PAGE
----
Of special merit, Price shares 14 pages of ideas on volunteering, with a gang of valuable websites on which to follow-up… everything from animal shelters, museums, zoos, aquariums, and conservation groups to business mentoring, foster grand-parenting, senior companions, and child advocates.

The last full chapter, written by Laurence Burd, MD, starts with a quote by the late PA Senator Arlen Specter: “There’s nothing more important than our good health – that’s our principal capital asset,” and dives into the effects of aging and how to maintain good health throughout “our maturing years” (or second childhood?).  I have never seen a manual for retirees that goes into such detail on these issues:

  • Decline of Organ Performance and Function
  • Wrinkles and Dry Skin
  • Gray Hair
  • Balding
  • Hearing Loss
  • Decreased Vision
  • Dental Problems
  • Skeletal System
  • Cardiovascular System
  • High Blood Pressure (Hypertension)medicine-1419753
  • Swelling of Ankles and Feet
  • Heartburn
  • Constipation
  • Urination Irregularities
  • Decreased Sex Drive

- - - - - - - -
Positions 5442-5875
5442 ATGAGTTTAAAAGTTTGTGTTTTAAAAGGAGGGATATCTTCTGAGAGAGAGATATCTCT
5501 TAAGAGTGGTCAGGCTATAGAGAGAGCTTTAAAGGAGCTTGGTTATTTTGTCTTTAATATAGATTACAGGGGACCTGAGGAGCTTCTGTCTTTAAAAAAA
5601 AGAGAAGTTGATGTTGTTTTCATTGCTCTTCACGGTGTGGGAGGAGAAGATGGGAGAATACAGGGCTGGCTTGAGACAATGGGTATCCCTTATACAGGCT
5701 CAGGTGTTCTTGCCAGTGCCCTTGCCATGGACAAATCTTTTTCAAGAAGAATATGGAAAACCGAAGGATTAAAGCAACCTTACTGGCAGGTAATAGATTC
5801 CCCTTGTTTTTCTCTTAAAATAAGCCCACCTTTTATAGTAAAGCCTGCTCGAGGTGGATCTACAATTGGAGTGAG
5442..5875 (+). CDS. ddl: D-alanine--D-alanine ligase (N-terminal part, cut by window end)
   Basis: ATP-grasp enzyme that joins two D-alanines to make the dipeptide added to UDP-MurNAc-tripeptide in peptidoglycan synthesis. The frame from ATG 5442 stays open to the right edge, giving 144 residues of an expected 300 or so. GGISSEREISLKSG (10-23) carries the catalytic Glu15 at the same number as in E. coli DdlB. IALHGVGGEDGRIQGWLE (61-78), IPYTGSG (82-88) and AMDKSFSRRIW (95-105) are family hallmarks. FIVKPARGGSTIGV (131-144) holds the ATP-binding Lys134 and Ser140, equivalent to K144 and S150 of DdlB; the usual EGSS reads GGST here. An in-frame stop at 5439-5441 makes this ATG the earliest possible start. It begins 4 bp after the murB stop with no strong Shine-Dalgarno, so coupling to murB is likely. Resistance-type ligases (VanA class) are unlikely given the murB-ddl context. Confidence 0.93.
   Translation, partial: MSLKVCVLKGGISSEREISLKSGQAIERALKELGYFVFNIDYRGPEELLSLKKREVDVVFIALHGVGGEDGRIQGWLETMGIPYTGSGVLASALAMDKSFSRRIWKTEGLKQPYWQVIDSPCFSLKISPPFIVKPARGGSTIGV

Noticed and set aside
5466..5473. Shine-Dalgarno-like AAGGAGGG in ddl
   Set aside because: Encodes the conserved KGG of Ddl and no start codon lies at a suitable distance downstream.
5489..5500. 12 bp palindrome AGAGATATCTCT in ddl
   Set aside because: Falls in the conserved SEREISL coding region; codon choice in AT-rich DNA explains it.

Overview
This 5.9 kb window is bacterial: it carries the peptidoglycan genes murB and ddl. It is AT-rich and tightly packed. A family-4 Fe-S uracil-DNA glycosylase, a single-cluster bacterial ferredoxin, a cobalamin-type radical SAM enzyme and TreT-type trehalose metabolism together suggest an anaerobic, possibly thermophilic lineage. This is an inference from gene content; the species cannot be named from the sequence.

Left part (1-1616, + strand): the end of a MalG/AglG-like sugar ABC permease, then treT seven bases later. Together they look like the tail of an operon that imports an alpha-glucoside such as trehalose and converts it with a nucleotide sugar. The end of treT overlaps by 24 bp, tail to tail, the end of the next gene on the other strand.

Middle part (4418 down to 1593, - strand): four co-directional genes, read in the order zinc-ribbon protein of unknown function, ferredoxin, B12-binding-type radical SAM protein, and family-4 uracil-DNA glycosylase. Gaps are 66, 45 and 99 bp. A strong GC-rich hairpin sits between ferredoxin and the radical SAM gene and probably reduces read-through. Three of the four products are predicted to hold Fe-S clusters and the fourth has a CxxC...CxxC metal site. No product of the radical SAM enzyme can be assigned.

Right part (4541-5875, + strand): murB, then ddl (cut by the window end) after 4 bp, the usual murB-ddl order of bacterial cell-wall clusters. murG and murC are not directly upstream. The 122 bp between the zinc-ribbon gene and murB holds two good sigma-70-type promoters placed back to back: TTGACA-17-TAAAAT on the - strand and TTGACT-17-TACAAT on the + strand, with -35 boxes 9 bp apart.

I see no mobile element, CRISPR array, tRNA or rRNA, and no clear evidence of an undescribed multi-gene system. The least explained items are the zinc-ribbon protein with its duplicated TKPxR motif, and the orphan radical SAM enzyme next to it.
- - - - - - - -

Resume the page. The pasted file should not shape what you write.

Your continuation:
• Memory Loss
  • Help, I’ve Fallen and I Can’t Get Up
  • Insomnia
  • Depression and Anxiety

This is definitely a book worth buying, reading, and keeping!

Although a life of ease may have been your dream, retirement brings with it a host of questions, problems, and responsibilities that never occurred to you and may now seem insurmountable. How to Survive Retirement will help you plan for most any eventuality during the golden years. – Steven Price/back cover

Finally… The Ultimate Resource Guide/Bibliography

I tried to revise, assemble, and share in one place all of the retirement resources I have found. Click on this link to download the ultimate retiree resource guide 072216. You do not have to be a former music educator to use this reference list to gain a perspective on research and assistance to preparing and managing the life-changing adventure of retirement.